2. This fall, I will be starting as an assistant professor at a PUI straight out of my PhD program. I am coming from a university where several of my friends have managed to do the same thing, so it is definitely possible to skip the post-doc. However, the reality is that for a lot of the positions you apply to, you will be competing with people who have completed post-docs and/or have been adjunct and visiting professors before. Generally, unless you have some extraordinary teaching experience from grad school (which I did not), you need to be willing to apply all over the country, interview at places that are not ideal for you but could act as a starting point for your career, and your application materials need to be pretty polished. My stats are as follows: 26 applications (although I had another 20 schools on my list that I never ended up needing to send out), 4 phone/Skype interviews, 1 on-campus visit, 1 offer (which I accepted). The position I got looks perfect for me and I was lucky that my particular experiences (outreach efforts, specific classes I had taught, etc) matched exactly what the search committee was looking for (although it wasn't all listed in their job posting). If you are serious about wanting to teach, I recommend looking into adjuncting some evening classes locally while still in grad school (some of my friends did this and had an easier time getting job offers) and getting involved in any pedagogical development programs your university might have. My university also allows grad students to teach their own course over the summer (as opposed to just TAing) and while it is a lot of work, it is a huge asset to have when applying for jobs at many PUIs. The disclaimer for all of this advice is that some PUIs will still care more about publication record than teaching experience, but if you want to be a teacher, those are not necessarily the types of places you want to go anyways. Finally, try not to get discouraged...all of the positions that I was really excited about when I started applying went to someone else but I'm very happy with where I am going. Good luck!

  3. It is definitely possible to get an assistant professor job at a PUI without a postdoc. It’s really about finding a good fit with research expectations. My colleagues at more prestigious liberal arts colleges all say they require a postdoc, mostly due to their expectation of research (external funding, several publications for tenure). Lots of other colleges have more modest research expectations and so they don’t require a postdoc. You will need to show research potential. It was especially important for me to have mentored undergrads while in grad school and also make sure my research proposal is structured for working with undergrads. Looking back, if you don’t want to do a postdoc, make sure to get involved in writing articles and grants for your research while in grad school. That will be helpful when applying for the startup research grants (PRF & ResearchCorp). My advisor was amazingly helpful in helping setting me up with the undergrad students to mentor and working with me through that process and letting me get some neat teaching experiences (PFF and lecturing in one of his courses). He is experienced in successfully working with undergrads and gave fantastic advice about how to structure my research proposal.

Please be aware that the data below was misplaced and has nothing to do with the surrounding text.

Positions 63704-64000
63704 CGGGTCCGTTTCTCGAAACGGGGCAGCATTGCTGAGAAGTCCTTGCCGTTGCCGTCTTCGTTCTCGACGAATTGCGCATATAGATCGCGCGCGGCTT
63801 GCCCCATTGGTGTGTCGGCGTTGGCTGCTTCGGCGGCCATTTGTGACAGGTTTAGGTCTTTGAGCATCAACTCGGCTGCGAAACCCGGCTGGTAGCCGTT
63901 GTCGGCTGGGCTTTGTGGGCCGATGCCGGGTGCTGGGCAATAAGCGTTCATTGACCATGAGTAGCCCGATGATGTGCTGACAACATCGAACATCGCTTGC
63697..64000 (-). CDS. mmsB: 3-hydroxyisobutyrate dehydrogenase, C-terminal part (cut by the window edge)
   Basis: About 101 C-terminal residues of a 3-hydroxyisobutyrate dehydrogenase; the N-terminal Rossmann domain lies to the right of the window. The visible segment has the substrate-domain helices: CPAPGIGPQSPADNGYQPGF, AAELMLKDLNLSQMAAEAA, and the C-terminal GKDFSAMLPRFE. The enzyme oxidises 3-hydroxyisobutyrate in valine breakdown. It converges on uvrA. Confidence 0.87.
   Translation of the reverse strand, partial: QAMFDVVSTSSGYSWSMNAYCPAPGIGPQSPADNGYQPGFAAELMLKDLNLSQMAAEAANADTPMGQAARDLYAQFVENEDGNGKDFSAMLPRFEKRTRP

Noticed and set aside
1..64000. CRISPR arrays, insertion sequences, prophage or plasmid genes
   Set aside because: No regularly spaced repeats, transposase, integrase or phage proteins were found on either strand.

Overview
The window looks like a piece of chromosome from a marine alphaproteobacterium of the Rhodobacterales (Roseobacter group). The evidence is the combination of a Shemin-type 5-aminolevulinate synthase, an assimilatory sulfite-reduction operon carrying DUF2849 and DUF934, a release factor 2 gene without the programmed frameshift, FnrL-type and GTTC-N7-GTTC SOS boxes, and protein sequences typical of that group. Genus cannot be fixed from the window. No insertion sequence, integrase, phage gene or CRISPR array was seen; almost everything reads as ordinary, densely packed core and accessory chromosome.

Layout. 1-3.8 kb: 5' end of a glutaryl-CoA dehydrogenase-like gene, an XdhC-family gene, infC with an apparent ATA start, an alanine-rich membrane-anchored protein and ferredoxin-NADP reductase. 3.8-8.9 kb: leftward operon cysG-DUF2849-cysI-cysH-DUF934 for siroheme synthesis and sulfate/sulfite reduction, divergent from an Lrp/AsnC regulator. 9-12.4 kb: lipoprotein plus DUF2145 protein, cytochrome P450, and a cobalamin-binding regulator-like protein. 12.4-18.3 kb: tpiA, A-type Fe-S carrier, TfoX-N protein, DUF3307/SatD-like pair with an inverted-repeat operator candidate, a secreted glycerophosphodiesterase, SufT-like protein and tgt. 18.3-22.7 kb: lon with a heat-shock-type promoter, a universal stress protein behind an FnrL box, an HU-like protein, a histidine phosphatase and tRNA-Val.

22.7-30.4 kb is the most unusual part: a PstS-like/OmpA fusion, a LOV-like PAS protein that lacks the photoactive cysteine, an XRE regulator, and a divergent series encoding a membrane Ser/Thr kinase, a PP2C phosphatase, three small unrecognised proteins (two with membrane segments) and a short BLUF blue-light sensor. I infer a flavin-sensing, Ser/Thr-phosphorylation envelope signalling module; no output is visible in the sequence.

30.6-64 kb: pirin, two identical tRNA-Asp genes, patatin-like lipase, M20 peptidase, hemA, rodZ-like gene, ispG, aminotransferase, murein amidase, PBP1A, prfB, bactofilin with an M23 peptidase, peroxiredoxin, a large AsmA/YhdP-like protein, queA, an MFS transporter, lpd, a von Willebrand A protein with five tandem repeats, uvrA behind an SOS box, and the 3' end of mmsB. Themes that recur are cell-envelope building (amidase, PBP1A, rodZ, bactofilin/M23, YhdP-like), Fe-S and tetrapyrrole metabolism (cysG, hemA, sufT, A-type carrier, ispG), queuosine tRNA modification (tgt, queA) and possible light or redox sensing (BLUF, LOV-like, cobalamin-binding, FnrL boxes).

From my own experience, I applied to 11 places, all in the midwest although my definition of the midwest expanded quite a bit during the process. I got one phone interview, three site interviews, and two offers. For the two places I got offers, I feel like I got offers because I was a really good fit. One was looking for a computational chemist and the other wanted a physical chemist that could teach organic too. I always get the feeling I might have gotten a little lucky for fitting right into what they wanted.

    Every year, the Midwestern Undergraduate Computational Chemistry Consortium (MU3C), which I am part of, has a summer meeting at an midwest R1 university. At the end of our meeting, we always have a Q & A session with the grad students and postdocs of the university. One of the most common misconceptions is that all PUI want a ton of teaching experience for their applicants. You definitely need some teaching experience and have shown interest and potential in teaching, but there is an expectation that your teaching will greatly improve after the first year or two.

    Hope this is helpful.